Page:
Insights

SEO for AI Search Engines: An Early POV

How will this post help me?

If you're a marketer wondering what, if anything, you need to “do” about AI search engines, then this post is for you. Alisa Scharf provides some background on AI search engines, an analysis on optimizing for AI search engines, her findings and takeaways, and an insightful POV on what marketers should be doing.  By the end of the post your should have guidance on what you need to "do".


Table of Contents

What are AI Search Engines?

Can websites be optimized for AI search engines?

General findings and takeaways

Investing resources in optimizing for AI search engines

How much do AI search engines change the value of organic search as a channel?

Search Engine Journal recently published a summary and analysis of a fascinating conversation between Jason Barnard and Fabrice Canel that caught our attention at Seer. Barnard is the CEO of Kalicube and Canel is the Principal Product Manager at Bing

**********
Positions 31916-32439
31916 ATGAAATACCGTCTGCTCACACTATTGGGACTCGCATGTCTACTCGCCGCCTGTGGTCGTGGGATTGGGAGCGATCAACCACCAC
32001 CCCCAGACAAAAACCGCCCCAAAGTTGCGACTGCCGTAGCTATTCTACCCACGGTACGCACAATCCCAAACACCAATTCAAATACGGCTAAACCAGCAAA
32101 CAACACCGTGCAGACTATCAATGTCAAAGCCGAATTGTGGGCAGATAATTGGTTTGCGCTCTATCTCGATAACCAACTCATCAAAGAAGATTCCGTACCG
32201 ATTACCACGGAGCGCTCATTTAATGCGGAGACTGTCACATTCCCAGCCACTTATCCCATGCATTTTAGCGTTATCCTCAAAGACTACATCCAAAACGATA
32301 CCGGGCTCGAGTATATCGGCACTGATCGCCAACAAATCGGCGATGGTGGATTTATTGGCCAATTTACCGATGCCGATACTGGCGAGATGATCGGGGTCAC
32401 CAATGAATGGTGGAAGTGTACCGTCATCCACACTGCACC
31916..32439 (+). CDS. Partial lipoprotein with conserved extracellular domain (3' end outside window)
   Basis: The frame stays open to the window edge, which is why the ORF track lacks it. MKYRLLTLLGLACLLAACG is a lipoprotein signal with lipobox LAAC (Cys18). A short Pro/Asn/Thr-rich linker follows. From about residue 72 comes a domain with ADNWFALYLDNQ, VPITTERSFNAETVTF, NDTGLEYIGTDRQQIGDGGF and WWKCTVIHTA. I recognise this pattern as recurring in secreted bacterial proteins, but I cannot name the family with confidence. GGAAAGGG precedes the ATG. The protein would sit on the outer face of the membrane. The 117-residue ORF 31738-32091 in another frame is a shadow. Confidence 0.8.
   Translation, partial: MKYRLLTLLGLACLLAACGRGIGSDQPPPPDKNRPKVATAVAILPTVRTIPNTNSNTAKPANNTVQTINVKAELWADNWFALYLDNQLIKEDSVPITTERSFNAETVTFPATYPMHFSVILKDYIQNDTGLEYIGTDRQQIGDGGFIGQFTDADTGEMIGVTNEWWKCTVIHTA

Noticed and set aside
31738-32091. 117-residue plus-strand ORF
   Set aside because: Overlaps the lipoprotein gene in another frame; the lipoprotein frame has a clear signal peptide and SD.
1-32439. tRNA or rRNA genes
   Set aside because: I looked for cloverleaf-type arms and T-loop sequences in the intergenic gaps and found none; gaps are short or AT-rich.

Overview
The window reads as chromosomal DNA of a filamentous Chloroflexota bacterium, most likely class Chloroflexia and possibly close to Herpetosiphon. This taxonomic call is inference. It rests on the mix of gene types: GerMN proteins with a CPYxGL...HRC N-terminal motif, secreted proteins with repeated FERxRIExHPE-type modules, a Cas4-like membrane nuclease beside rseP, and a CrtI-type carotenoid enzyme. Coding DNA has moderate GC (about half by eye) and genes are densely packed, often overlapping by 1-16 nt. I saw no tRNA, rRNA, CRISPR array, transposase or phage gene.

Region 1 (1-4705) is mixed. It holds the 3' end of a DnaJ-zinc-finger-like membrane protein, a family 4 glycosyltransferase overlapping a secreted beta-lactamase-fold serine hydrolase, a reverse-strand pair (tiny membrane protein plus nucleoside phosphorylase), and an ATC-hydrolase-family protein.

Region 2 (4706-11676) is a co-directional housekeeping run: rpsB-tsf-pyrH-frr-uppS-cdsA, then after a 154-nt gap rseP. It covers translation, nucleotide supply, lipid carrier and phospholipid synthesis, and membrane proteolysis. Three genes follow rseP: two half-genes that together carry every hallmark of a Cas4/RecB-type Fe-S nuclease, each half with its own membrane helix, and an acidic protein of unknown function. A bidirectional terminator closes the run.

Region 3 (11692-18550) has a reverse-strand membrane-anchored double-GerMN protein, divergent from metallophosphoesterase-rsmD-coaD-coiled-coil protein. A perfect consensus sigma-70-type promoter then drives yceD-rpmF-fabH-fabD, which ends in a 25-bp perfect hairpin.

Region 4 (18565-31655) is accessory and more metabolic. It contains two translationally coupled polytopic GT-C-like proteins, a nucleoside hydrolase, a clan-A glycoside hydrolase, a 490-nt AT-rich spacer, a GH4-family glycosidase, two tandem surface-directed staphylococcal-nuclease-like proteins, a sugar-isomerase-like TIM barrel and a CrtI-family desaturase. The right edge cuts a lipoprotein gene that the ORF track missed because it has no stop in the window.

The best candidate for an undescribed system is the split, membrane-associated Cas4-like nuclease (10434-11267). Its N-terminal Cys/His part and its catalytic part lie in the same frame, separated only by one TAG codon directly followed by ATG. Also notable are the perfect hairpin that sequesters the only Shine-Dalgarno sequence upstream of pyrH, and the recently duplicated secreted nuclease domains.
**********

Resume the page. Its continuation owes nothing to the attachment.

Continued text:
The topic of the conversation was “How does Generative AI in Search Work and What is Coming in 2024” and the full video can be found here. At Seer, we have been bullish on the impact of Generative AI on digital marketing, but we hadn’t much discussed the concept of performing SEO within AI search engines much. This led to some intriguing questions:

  • Can websites be optimized for AI search engines?
  • If yes, then how?
  • Should marketers invest in optimization efforts for AI search engines today?

This started a great internal conversation at Seer, and led me down a few rabbit holes in trying out different experiences via AI search engines. It felt a bit like my early days of search, before I had access to all of the data points that support the most core point of analysis in SEO: what is ranking and why?